U.S. Sen. Jim DeMint slammed President Barack Obama, Democrats, and the media for maligning the grass-roots tea party movement.
The South Carolina Republican also predicted on CNN’s “State of the Union” today that Obama’s jobs speech Thursday will be painful to watch as it the president touts “more of the same.”
“Frankly, I’m so tired of his speeches, it’s going to be hard for me to watch,” DeMint said.
As for the tea party, DeMint said, “Obama and a lot of the Democrats, folks in the media have tried to speak of the tea party in derogatory terms and suggest that it’s a small right-wing group.
“What the Democrats are criticizing is legitimate, genuine citizen activism which has brought some accountability to Washington, and that’s what I want to be a part of,” he said.
He spurned polls indicating that the tea party is meeting resistance from independents.
“It's really a case where you had the media putting down the tea party and a pollster coming in and saying ‘What do you think of them?’” he said.
“They’ve been blamed for the downgrade and all of these other things and obstruction, which they haven’t had anything to do with."
“But over 70 percent of Americans think we need to balance our budget, stop adding to our debt,” he said. “That’s pretty much what the tea party is – it’s thousand of small groups around the country who are concerned about the spending the borrowing and the debt. And for every person who goes to a tea party rally there are hundreds of people who share those concerns.”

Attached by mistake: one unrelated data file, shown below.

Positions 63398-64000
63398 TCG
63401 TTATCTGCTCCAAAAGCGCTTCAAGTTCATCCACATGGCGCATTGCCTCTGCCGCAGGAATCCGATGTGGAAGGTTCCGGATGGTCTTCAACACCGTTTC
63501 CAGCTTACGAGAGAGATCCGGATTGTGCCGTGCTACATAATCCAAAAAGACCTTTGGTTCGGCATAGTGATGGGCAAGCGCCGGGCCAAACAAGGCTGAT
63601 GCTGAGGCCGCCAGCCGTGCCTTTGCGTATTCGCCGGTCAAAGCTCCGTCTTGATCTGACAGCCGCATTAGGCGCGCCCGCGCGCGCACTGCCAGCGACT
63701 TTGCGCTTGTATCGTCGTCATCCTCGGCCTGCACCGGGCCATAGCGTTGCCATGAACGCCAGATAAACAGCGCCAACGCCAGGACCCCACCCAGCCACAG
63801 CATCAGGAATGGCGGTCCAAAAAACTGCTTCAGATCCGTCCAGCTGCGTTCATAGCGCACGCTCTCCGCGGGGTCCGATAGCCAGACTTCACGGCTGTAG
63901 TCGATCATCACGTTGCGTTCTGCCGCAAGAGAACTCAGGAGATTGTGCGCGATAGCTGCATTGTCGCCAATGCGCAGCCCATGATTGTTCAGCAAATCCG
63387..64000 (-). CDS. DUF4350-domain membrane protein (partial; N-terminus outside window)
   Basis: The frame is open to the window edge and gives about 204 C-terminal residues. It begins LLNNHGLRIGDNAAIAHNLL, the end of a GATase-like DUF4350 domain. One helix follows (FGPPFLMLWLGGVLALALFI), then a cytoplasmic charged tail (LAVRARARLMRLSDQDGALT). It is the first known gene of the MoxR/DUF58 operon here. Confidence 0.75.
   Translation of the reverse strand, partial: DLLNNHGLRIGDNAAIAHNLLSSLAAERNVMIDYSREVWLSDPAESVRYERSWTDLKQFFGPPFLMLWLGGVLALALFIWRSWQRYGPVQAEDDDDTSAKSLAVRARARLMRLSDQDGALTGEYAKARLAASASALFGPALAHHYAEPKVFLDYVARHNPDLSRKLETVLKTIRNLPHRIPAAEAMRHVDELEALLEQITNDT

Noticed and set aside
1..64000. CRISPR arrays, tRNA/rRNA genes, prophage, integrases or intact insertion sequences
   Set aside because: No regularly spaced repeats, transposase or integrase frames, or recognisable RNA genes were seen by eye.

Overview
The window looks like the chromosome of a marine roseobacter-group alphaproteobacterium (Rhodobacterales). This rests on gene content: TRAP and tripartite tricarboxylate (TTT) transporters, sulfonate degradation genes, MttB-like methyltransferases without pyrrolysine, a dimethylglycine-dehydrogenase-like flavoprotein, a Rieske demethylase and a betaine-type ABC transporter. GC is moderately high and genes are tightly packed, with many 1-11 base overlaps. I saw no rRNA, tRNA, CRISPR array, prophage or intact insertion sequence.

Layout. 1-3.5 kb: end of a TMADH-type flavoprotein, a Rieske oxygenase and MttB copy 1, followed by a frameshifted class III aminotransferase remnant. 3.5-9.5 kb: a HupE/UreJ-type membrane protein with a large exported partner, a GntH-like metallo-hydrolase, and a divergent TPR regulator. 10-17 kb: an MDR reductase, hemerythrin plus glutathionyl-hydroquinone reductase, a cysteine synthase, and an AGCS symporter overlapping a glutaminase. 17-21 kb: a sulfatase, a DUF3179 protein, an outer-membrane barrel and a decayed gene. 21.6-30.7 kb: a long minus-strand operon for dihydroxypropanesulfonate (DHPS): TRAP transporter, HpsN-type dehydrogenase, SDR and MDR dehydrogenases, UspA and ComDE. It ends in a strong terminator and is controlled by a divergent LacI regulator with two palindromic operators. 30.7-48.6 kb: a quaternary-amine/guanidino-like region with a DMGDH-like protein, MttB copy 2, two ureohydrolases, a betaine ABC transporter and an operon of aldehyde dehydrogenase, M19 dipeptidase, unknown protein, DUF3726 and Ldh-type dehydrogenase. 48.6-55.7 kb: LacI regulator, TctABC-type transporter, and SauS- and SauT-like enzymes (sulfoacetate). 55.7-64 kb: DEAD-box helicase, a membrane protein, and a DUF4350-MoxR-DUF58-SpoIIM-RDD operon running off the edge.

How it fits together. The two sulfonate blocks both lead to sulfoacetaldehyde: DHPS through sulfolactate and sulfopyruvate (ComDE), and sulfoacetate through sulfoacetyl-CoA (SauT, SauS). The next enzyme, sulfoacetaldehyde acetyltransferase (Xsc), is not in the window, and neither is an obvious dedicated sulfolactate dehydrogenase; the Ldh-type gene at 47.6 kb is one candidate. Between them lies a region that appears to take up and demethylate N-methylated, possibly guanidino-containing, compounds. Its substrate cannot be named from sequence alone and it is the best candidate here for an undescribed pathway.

Turning to Obama’s upcoming jobs address to a joint session of Congress, DeMint told host Candy Crowley that extending unemployment benefits and payroll-tax cuts will not help lower the jobless rate.
“I just don’t think those things are going to create jobs, Candy,” he said. “We need a plan in writing. Without sending something in writing the president makes all of these grand gestures, and then it doesn’t appear in any legislation, and he’ll blame Congress for not passing something he never sends over.”
The longer unemployment benefits last, “the more perverse incentives you create,” he said.
“There are a lot of people who depend on it, and we need to make sure we have that safety net in place, but we also have to realize there are a lot of people gaming the system right now, and we need to do better than we’ve done with just extending benefits. We need to make sure our incentives move people back into the workforce rather than keep them home.”
Businesses want less regulation and more incentives, DeMint said.
“The president has it backwards,” he said. “He’s creating more risk, and he’s threatening to raise takes on small businesses. This is not a good formula.”
DeMint, who has established himself as a kingmaker among Republicans, has organized a GOP forum for Labor Day in South Carolina and has invited the following presidential candidates: Texas Gov. Rick Perry, former Massachusetts Gov. Mitt Romney, Minnesota Rep. Michele Bachmann, Texas Rep. Ron Paul, businessman Herman Cain, and former House Speaker Newt Gingrich. The Washington Post recently reported that Romney planned to campaign in New Hampshire instead of attending the forum, which would have been his first head-to-head encounter with Perry, although the other five signed up.
“They all have strengths, and there’s no one in that group that I couldn’t support as our nominee,” DeMint said. “I’m very open right now.”
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